Yet KPMG’s testimony was met with severe skepticism on the part of committee members, especially ranking member Sen. Carl Levin, D-Mich., who, after questioning several KPMG
witnesses, wondered if they “would ever get an honest answer from this firm.”
According to a report compiled by the committee, KPMG collected roughly $124 million in fees from shelters from 1997 through 2001 -- shelters that the report estimated cost the federal government about $1.4 billion in lost revenue.
Sen. Norm Coleman, R-Minn., the subcommittee chair, however, estimated that abusive tax shelters carried a much higher price tag to the government.
He indicated that the type of tax shelters promoted by accounting firms in recent years have cost the federal government between $33 billion and $85 billion in lost revenue.
These funds “could have financed a significant portion of our costs in Iraq,” he said. “This is not a victimless crime.”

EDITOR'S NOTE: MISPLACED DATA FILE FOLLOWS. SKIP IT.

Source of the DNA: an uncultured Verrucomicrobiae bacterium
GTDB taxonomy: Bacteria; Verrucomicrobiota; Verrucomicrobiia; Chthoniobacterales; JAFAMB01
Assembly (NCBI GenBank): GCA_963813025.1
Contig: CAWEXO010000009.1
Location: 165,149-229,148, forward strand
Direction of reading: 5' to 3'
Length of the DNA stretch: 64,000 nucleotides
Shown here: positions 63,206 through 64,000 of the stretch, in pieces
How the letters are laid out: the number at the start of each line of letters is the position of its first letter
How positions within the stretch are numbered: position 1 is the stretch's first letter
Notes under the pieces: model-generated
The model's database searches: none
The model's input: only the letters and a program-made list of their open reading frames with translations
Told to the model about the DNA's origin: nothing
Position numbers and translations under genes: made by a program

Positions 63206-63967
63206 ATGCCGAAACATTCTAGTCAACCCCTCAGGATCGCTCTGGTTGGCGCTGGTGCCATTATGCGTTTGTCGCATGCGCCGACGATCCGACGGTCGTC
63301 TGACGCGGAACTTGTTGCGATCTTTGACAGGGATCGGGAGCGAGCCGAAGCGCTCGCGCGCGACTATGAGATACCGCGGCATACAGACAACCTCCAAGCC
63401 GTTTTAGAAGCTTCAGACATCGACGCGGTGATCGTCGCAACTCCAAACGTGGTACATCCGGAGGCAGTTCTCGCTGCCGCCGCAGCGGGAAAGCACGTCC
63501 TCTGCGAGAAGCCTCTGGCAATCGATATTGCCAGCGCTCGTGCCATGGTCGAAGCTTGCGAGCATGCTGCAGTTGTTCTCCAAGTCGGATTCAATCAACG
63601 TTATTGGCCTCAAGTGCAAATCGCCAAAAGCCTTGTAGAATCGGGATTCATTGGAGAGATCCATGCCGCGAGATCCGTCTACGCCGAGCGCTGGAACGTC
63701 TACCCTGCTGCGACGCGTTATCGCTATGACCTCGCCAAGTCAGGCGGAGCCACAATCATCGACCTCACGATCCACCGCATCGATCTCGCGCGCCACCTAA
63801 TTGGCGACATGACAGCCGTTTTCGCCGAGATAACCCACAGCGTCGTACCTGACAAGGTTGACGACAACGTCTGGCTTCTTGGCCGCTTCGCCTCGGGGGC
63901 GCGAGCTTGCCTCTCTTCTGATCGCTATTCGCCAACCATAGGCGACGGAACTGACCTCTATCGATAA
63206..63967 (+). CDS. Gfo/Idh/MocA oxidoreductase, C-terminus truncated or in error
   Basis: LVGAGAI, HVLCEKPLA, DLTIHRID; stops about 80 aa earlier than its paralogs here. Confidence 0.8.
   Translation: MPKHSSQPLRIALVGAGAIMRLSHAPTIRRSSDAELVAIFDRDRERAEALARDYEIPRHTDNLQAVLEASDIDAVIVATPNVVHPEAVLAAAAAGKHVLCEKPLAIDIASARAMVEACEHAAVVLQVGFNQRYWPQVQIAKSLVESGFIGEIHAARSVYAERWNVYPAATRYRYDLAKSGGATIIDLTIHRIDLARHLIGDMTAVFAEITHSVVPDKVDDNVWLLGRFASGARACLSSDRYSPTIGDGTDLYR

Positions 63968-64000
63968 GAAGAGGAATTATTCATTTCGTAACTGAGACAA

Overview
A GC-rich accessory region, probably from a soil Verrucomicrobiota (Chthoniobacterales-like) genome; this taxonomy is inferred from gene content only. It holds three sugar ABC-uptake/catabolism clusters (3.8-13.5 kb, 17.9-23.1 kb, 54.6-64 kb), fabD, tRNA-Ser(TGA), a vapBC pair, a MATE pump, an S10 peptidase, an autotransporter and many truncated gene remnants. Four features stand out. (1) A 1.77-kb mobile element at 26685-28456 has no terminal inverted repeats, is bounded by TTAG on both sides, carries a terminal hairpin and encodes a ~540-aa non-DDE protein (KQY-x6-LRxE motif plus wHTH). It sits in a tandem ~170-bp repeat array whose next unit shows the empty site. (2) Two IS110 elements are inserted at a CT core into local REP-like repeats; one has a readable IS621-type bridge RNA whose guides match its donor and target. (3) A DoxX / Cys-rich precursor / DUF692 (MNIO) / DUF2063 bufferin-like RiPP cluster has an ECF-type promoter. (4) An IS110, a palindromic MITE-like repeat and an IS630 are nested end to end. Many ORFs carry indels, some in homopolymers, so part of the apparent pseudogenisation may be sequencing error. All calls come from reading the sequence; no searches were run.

KPMG’s role in marketing abusive tax shelters was compounded when it was discovered that its internal tax experts questioned the legitimacy of a shelter known by the acronym BLIPS as far back as 1998, only to be overruled by superiors at the firm.
The subcommittee report also called into question the firm’s ties to two audit clients, Deutsche Bank and Wachovia Corp.
While KPMG said that its relationship with each was “in compliance with the rules and regulations regarding auditor independence,” the Securities and Exchange Commission has begun a formal probe into the relationship between KPMG and Wachovia. The regulator has asked Charlotte, N.C.-based Wachovia for documents dating back six years regarding client referrals to the audit firm.
Also, Raymond J. Ruble, a former partner at the law firm of Sidley Austin Brown & Wood, invoked his Fifth Amendment right rather than answer questions from the committee on his role in selling tax shelters to KPMG.
Thank the IRS
IRS Commissioner Mark Everson put a different spin on the accounting industry’s abrupt reversal of course on tax shelter promotions, arguing that the credit for this change of heart should go to his agency.
Testifying on the second day of the two-day subcommittee hearings, Everson noted that witnesses from KPMG, E&Y and PwC had indicated that “the biggest accounting firms no longer engage in mass marketing” of abusive tax shelters.